Posts Tagged 'Electoral Reform'

The political class is frit

Writing in the New Statesman’s blog, The Staggers, on Tuesday George Eaton made the following observation about what would happen if the current polling percentages were repeated at a General Election:

The Conservatives can have no complaints about the outcome delivered by an electoral system they have consistently defended and Labour governed for a full term after winning on just 35 per cent of the vote in 2005 (it bagged 55 per cent of the seats). But party figures have told me that they fear Labour could face a “crisis of legitimacy” if it wins an outsized majority on a thin slice of the vote. A share of 34 per cent would be the lowest winning percentage of the vote since 1832.

The language is interesting.  Set aside for a moment the idea of such a large majority for Labour if it only secures 34% of the votes cast at the General Election on a turnout of around 65%.  The real crisis of legitimacy that would finally emerge as a talking point following such an election ‘victory’ is that there would be a Labour government, imposing its will on the entire country without check, balance or accountability to voters, that was voted for by only 22% of registered voters.

There is not just fear within the political class about the impression that would be made by a large Labour majority on a very small percentage of the vote.  There is fear people will wake up and declare it to be unacceptable that with approaching 40% of voters rejecting all the parties, any of them can claim to represent the people.  The illusion of legitimacy for the political class will be crumbling.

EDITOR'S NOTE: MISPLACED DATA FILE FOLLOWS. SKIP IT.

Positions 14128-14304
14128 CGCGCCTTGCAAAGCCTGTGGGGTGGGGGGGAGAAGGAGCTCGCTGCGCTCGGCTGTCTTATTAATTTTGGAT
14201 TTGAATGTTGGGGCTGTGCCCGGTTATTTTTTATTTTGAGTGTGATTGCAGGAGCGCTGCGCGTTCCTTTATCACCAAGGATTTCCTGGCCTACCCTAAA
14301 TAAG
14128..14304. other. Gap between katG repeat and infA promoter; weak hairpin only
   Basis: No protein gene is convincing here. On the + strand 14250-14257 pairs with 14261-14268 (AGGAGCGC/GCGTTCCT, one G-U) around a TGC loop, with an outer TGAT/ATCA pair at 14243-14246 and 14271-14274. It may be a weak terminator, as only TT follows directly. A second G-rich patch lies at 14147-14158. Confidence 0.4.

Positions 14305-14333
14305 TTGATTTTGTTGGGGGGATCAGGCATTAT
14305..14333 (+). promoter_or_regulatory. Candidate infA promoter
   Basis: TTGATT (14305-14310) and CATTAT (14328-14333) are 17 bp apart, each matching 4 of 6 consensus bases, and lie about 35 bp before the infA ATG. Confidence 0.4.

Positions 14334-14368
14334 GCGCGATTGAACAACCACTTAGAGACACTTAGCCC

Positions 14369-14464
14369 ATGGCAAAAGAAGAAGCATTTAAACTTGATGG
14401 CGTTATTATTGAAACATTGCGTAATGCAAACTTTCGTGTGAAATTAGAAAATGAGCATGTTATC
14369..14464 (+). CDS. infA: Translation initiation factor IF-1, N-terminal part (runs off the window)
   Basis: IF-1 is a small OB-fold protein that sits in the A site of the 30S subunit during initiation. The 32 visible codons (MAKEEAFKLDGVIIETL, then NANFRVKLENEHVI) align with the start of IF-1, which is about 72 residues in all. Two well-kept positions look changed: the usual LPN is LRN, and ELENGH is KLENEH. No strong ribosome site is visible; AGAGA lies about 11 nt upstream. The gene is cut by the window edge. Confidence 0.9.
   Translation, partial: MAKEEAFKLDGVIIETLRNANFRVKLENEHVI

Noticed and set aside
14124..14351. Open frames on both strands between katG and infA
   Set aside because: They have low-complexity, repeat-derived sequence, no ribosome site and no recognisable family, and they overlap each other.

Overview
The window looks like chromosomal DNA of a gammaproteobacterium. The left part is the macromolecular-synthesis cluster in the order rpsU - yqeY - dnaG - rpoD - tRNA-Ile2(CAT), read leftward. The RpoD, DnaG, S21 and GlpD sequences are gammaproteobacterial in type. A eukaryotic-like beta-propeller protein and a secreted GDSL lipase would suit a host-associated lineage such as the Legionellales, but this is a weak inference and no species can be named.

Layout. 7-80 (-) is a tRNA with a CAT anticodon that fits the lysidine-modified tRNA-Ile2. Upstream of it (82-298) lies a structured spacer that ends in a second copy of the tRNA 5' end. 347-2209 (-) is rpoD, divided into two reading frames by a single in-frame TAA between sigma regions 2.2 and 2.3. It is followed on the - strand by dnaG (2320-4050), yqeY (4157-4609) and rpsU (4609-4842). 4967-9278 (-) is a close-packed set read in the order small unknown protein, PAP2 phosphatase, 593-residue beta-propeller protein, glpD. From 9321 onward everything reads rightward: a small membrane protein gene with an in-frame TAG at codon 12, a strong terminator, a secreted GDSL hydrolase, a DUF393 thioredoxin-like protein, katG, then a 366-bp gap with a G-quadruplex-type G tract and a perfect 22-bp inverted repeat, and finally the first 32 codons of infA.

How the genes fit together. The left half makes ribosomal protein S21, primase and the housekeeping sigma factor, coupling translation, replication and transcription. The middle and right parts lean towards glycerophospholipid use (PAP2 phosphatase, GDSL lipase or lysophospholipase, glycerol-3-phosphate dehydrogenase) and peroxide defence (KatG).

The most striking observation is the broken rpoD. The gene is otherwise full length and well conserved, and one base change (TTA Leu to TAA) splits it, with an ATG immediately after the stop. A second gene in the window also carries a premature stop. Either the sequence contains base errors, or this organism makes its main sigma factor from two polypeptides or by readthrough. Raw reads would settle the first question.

We can expect to see another push for Proportional Representation as part of an electoral reform package.  Perhaps even the first moves to make voting compulsory.  Not just because the distribution of votes would make party representation in the House in terms of seats ‘fair’, but because it would allow for the appearance of legitimacy as the political class will seek to focus attention away from turnout and purely on to share of the vote – while increasing numbers of Britons refuse to support any of them.

Mandates and hypocrisy

Anyone who has listened to Ed Miliband (why, oh why…) in recent weeks, as he witters on about tomorrow’s voting system referendum, will have noticed the line to take that has been adopted by his PRs and spin doctors – that of electoral mandate.